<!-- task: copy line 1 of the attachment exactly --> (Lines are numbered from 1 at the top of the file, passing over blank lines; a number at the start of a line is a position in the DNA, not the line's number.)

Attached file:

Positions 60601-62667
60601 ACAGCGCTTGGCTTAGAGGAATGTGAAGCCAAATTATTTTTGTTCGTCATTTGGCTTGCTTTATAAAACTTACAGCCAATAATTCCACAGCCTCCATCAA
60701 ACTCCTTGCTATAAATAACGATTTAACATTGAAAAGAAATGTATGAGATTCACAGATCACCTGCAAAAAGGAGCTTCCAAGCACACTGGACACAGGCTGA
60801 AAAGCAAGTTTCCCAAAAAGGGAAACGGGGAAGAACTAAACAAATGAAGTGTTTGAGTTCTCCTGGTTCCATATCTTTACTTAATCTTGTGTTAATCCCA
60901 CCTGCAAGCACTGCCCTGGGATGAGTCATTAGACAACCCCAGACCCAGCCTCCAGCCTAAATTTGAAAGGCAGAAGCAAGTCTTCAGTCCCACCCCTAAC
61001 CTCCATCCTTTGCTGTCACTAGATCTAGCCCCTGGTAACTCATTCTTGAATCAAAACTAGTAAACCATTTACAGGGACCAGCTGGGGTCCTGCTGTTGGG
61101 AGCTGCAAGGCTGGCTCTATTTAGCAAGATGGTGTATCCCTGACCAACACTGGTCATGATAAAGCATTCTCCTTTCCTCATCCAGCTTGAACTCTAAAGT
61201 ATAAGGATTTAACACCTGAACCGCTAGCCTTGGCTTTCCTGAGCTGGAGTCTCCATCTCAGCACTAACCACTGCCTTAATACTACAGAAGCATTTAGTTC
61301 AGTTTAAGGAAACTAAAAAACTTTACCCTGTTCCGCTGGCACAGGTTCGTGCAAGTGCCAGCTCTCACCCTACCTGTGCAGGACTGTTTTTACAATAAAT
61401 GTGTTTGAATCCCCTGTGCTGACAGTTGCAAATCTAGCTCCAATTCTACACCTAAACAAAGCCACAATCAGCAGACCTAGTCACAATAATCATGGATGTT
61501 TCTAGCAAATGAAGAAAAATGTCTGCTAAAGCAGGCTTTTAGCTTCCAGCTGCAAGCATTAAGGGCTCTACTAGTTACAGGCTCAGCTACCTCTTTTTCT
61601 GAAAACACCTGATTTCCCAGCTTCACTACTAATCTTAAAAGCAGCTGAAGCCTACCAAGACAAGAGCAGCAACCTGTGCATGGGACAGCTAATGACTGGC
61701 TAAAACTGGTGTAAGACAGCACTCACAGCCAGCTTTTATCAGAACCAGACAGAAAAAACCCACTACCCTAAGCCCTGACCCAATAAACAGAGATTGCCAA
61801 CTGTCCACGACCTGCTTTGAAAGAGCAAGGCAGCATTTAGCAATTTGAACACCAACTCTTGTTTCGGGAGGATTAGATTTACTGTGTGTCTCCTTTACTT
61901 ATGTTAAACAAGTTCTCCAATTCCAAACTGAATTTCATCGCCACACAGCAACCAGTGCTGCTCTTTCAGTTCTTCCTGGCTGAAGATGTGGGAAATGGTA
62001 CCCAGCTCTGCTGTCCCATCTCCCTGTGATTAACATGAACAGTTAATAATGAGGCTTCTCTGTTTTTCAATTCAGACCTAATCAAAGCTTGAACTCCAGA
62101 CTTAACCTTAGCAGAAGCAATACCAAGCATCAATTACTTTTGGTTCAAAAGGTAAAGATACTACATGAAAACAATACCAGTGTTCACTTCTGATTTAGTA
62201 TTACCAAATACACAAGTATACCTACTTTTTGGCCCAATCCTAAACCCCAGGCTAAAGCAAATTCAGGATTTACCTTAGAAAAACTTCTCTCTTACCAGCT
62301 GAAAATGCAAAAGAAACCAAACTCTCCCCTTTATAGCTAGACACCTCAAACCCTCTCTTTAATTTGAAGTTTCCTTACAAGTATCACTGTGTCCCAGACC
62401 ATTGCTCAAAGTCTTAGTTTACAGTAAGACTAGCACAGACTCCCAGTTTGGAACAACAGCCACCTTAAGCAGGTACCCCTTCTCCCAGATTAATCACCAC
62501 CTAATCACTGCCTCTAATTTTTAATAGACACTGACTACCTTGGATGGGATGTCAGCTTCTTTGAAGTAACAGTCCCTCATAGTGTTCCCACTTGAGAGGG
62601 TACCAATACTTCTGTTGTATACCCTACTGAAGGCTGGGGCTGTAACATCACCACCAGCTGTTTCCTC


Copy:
Positions 60601-62667